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Thunderbolt Fantasy: A Mockery of Mastery

Management: While my opinion of the show is generally positive overall, this essay, by no means, is meant to serve as a comprehensive review, but rather, as an articulation and analysis of some of what I feel is this series’ most integral and interesting themes.

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There are tales in every culture where strive to cultivate an art or trade to the point of perfection. While it might simply be due  to a personal lack of worldliness, I feel like that the Japanese have a particular fixation for crafting inspirational narratives around self-serious journeys to artistic and trade-based mastery. The  lines between profession and purpose in these stories blur in many cases, and become indistinguishable in others. Jirou Dreams of Sushi is a documentary of a master sushi chef’s work ethic. Various sports stories in anime and manga, whether they be about baseball or cooking, star their main protagonists honing their craft to performative excellence, if not total perfection. The Japanese government literally designates the masters of certain culturally significant vocations as “Living National Treasures.”

Gen Urobuchi has a few things he says about this obsession over mastery, several words to those self-serious egotists who strut around like the world and its people should slit their stomachs to purify the ground they stand on. He does it through the context of one of Japan’s flashiest cultural artifacts: swordsmanship. He mocks it. He basically mocks the idea of people placing so much of their substance, so much of their self-worth in achieving it and maintaining it, and he imparts this mockery to audiences through a show so visually and audibly campy that it can be easy to miss: Thunderbolt Fantasy.

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ReLIFE: Graduation and its Adult Distinctions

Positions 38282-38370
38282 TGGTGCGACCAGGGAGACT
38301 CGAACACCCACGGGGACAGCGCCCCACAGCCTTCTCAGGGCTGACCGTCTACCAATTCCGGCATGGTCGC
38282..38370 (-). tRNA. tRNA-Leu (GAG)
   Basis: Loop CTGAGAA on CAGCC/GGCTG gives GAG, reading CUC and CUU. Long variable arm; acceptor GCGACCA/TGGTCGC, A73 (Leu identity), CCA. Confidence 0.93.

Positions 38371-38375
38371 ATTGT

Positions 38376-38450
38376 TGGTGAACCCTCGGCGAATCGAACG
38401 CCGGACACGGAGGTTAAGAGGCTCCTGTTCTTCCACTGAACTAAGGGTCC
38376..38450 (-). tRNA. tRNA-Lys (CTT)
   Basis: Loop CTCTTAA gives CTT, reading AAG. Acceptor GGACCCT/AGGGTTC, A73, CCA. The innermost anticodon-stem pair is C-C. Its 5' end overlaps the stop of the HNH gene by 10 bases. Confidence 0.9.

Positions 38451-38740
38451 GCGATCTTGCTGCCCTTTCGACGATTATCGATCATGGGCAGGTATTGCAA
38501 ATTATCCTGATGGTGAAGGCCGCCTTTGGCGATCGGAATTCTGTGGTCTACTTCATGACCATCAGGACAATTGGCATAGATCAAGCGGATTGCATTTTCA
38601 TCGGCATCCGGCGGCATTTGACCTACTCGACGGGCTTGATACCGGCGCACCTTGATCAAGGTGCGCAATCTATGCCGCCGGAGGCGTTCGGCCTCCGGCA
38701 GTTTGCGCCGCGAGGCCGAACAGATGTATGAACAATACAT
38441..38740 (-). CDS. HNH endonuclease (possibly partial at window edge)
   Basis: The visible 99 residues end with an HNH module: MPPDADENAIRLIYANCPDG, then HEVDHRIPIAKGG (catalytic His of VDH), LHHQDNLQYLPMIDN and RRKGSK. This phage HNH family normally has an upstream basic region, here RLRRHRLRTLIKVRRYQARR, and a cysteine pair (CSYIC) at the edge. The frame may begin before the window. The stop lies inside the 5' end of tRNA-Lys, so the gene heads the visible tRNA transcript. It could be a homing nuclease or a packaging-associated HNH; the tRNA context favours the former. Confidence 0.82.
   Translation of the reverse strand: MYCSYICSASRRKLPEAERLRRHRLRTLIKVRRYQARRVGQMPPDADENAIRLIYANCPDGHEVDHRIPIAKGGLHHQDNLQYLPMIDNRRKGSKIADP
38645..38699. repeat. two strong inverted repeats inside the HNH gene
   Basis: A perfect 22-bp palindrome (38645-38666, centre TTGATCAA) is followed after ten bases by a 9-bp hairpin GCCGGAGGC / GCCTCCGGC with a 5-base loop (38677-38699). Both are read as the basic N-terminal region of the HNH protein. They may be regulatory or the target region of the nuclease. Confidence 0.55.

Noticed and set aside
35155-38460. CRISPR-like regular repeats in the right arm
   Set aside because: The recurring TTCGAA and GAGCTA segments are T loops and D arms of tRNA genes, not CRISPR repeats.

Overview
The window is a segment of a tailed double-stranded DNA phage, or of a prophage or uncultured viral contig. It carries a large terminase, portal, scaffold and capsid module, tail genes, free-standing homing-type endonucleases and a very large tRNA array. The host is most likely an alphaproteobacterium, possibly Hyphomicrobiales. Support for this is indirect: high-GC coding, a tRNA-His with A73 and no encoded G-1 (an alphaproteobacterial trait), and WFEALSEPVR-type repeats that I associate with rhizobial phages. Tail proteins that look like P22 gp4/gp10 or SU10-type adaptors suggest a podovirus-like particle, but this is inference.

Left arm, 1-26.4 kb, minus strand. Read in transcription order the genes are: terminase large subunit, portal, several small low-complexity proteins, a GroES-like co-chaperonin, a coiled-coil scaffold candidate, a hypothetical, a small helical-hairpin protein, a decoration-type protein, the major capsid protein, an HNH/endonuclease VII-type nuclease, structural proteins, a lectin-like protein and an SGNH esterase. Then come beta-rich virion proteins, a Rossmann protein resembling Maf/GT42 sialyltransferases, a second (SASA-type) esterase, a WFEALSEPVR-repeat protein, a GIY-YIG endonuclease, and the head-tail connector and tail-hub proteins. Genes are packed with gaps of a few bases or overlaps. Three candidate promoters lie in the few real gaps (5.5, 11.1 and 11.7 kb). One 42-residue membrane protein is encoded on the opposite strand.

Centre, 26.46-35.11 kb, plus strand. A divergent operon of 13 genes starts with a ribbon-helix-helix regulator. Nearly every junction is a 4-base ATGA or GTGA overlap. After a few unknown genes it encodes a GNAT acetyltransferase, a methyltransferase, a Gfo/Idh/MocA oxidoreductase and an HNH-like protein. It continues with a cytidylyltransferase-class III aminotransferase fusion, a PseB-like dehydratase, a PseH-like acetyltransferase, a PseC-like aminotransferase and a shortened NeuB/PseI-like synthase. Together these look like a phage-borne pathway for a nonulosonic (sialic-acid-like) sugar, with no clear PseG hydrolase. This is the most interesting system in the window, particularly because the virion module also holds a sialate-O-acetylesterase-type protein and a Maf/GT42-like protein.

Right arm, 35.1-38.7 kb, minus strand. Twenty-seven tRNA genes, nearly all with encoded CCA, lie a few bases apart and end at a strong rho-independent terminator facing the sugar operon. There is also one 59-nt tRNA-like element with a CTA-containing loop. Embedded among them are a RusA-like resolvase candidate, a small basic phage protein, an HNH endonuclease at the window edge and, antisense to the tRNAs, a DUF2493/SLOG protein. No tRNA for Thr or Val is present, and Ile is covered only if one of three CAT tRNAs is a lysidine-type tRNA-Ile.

Management: While my opinion of the show is generally positive overall, this essay, by no means, is meant to serve as a comprehensive review, but rather, as an articulation and analysis of some of what I feel is this series’ most integral and interesting themes. This post mainly references ReLIFE Episode 11: “A Trip to the Past.”

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Anime is already inundated by show after show of high school settings. It can get tiring after a while. I, therefore, couldn’t help but be intrigued by a 27 year old male protagonist looking for full-time work.  Expectations were betrayed somewhat when, one contract and one pill later, he got enrolled for high school looking ten years younger. I enjoyed it though. The show has its combination of high school shenanigans and old man jokes. I graduated from university recently and my back sometimes hurts.

As a fellow recent graduate, I found the male protagonist’s career troubles in ReLIFE relatable. I’ve felt the pressure of finding and working a job that’s financially sustainable and spiritually rewarding. The job I had until recently satisfied neither of those qualities. It was long hours of grunt labor from a demanding boss for menial pay and the expectation that I’ll eventually work my way up. And in the brief time that I’ve been employed in this line of work, politics specifically, there’s no shortage of people from the other factional camps undermining each other, suspecting each other, gossiping about each other, saying mean things towards each other.

It’s the kind of pettiness and nastiness that you expect that people, having graduated from school and/or aged enough, would have grown up and out from. Depressingly, exhaustingly, and perhaps even maddeningly, that’s not necessarily the case in either political America and corporate Japan. Kaizaki learns that lesson very harshly. To shake him out of his funk and find steady employment, he re-lives his high school life one more time for some healing… except that, as it turns out, high school life can also get pretty petty and nasty. And so, from a less than original premise, we get a somewhat novel perspective: high school life from a struggling salaryman.